As the world prepares for this week's annual opening of the United Nations General Assembly, Iran's nuclear program will again take center stage. This could be useful, but for the fact that it's once again Israel that will be leading that charge. Israeli Prime Minister Benjamin Netanyahu has just announced that, as in recent years, Iran will be the focus of his speech before fellow world leaders.
Whether on Iran or Syria, Israel does itself no favors by championing disarmament or advocating military action. Last month, he was publicly threatening retaliation against Syria, and last week he was urging Members of Congress to support the use of force. And yet, we were admonished, "This is not about Israel." American Jewish organizations (a.k.a. the pro-Israel lobby) delivered the same double message to Capitol Hill. And remember, Israel is the only Middle East nation with an existing nuclear capability, with good cause, but with an unlikely cachet.
More recently, Netanyahu has conflated a military response to Syria's chemical weapons use with the urge to project a credible deterrent against Iran. According to this modified domino theory, if Iran sees Syria wiggle out of punishment, then the new government in Tehran will feel emboldened to proceed with developing its own nuclear weapons capability.
The domino theory was a costly premise for the Vietnam War during the bipolar Cold War era, and in today's free-agent Middle East it's even irrelevant. The key to preventing Iran lies not in proving Washington's willingness to act, but in taking action. This means keeping up economic sanctions and denying Iran all possible ingredients for its program.
If Iran crosses a real red line -- not a "threshold" or "breakout capacity" or any other new goalposts we think up -- the United States or Israel must and will act, if at all possible. Meanwhile, raising alarms about the amount of highly enriched uranium, the fortifying of production facilities, the pairing of a warhead to a delivery system -- these successive points of no return only muddle the very case Netanyahu claims to be making. Especially, with Washington's diminished influence post-Iraq, we must also consider that our best efforts may only slow and not dismantle Iran's program.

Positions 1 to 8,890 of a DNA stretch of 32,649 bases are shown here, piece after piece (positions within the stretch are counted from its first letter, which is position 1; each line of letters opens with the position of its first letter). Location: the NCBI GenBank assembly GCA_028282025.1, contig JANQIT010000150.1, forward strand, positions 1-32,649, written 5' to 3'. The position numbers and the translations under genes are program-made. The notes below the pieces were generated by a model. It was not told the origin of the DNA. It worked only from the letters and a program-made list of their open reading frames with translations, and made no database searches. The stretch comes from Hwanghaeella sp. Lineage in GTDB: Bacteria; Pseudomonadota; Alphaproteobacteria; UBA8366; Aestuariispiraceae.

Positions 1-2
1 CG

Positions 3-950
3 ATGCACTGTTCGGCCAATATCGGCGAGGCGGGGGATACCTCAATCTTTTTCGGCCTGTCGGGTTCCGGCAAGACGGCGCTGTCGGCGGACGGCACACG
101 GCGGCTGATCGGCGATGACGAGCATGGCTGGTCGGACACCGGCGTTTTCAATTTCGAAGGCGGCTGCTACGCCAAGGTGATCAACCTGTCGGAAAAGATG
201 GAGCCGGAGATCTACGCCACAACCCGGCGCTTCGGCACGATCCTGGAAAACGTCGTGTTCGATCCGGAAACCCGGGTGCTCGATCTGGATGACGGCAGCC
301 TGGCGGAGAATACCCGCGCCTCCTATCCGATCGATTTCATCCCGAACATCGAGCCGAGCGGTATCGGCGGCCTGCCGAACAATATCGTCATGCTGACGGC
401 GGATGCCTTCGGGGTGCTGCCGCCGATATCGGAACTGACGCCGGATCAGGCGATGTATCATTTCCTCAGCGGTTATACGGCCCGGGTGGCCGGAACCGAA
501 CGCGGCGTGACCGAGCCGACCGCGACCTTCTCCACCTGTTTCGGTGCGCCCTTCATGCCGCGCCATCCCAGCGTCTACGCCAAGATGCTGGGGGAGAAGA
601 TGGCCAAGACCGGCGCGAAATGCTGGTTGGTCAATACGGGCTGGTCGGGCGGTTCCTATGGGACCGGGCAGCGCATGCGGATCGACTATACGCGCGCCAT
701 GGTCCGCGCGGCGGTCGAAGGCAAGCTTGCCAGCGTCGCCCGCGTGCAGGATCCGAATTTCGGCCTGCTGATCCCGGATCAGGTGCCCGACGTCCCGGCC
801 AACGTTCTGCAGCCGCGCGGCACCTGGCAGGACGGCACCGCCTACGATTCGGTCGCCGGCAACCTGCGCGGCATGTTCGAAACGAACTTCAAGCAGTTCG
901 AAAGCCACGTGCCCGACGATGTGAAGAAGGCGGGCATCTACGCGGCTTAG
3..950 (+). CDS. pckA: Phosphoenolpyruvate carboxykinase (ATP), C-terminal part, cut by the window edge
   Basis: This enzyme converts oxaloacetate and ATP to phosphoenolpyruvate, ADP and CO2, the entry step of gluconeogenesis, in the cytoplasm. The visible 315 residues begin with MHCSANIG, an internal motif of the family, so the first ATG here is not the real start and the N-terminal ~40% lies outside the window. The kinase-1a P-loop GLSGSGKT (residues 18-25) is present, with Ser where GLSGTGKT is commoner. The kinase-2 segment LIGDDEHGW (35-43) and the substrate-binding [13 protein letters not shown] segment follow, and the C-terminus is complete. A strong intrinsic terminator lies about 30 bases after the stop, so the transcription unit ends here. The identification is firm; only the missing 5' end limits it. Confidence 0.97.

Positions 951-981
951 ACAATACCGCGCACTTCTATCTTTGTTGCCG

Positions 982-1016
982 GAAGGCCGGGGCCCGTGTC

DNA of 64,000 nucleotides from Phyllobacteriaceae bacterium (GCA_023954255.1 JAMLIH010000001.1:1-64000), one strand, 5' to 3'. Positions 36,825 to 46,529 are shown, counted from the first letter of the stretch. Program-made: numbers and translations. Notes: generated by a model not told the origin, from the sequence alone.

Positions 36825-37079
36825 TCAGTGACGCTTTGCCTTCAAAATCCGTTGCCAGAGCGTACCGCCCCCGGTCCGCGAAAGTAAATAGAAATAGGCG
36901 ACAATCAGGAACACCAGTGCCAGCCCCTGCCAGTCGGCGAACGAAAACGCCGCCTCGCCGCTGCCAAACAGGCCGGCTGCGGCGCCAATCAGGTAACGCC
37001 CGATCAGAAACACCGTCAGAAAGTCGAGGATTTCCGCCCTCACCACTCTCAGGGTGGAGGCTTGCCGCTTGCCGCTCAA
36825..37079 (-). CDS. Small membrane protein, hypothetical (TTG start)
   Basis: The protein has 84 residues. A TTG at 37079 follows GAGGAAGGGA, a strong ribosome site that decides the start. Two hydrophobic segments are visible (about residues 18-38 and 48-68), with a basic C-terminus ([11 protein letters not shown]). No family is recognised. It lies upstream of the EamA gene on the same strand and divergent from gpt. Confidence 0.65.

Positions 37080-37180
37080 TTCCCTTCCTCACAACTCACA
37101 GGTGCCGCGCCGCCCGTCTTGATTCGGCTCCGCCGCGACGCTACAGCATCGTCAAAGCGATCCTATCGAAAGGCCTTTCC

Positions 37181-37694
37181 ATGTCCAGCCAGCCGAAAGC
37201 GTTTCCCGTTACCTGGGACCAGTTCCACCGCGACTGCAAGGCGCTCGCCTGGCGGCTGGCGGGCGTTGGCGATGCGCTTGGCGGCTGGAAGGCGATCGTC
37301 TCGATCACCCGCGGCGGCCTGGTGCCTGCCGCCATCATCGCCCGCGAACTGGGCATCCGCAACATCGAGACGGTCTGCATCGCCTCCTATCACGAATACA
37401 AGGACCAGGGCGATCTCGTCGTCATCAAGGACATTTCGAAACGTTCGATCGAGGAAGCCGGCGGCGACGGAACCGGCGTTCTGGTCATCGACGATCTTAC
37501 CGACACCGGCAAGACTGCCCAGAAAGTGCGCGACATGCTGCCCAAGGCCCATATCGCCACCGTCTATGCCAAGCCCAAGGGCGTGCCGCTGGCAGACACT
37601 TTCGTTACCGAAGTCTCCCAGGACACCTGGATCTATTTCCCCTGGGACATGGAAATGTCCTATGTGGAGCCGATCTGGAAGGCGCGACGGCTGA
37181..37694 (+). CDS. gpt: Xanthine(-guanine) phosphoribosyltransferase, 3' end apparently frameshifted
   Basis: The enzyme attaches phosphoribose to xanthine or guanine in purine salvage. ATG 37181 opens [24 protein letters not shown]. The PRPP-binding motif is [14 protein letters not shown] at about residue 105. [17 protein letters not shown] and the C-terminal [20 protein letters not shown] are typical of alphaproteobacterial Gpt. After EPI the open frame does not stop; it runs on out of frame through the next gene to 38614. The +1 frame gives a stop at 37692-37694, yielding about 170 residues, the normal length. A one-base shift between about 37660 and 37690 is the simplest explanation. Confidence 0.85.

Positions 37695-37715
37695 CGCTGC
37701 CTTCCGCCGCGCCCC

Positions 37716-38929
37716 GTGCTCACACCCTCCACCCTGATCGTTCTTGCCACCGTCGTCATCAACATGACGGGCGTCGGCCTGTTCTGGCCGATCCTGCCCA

Since the infamous 1980s Iran-Contra debacle, we should have learned that trying to identify and empower Iranian "moderates" is a fool's errand. First of all, in the shadow of Ayatollah Khameini and his minions, moderation in Iran is a relative and limited term. Former President Rafsanjani, one of the regime's leading moderates, was a key architect of Hezbollah's rise and of the bombings of the Israeli Embassy and the Jewish community headquarters in Buenos Aires during the 1990s. And Iran has pursued its nuclear program throughout.
Secondly, however we try to help moderates and reformers on the ground, anything we do is likely to be counter-productive. During the short-lived Green Revolution a few years ago, U.S. President Barack Obama was criticized from various corners for not providing more assistance or speaking out forcefully to support the demonstrators. But, any Iranians who receive U.S. training or support are immediately thrown in jail and exposed as American "spies." And a stronger response from the United States would have undermined the legitimacy of the Green movement, whose activists may have finally succeeded with the election of a (relatively) moderate new President, Hassan Rouhani. Without overt support from the United States.
A rapprochement with Iran may or may not slow the nuclear time bomb, but even Rouhani will be unable to take any steps if this is seen as a concession to the United States, let alone to the Prime Minister of Israel. Which brings us to this month's opening of the UN General Assembly.
Syria is not about Israel, if one argues that it's about Iran seeing the United States back up its rhetoric with a credible military threat. But, as Netanyahu will remind us, Iran is about Israel, and by association, so is Syria. This undermines any effort to contain or deny Iran and Syria their weapons of mass destruction, which seems bad for the United States and for Israel. It reinforces the widespread notion that Washington does Israel's bidding in the Middle East, and it provides little incentive for Western nations to follow suit.
To really worry about U.S. "credibility" in the Middle East, one needs to appreciate its value and its sources. The value lies in delivering lasting agreements like the Israel-Egypt peace treaty, and any potential deal with the Palestinians; in disarming dangerous regimes; in minimizing the damage and increasing the capacity for real democratic change in the region; and so on.
The path to achieving or restoring America's credibility is not through using force, whether or not at the apparent behest of the State of Israel and the Jewish community. It is by showing that America is an effective player through its action (military or otherwise), non-action, and compromise when useful or necessary. Results -- and success -- confer the highest form of credibility, especially in a region whose wildest fears and suspicions were confirmed by a decade of U.S. mobilization in and around Iraq.
For all its indispensable weapons, Israel's greatest strategic asset is the credibility of the United States of America, and not the bait-and-switch of temporal red lines, kitschy cartoon bombs, and UN speeches geared to impressing Republicans in America and Israelis back home. If Netanyahu wants to maximize this resource, he might think about building up a strong Palestinian partner for peace rather than convincing the nations of the world that Iran really is all about Israel.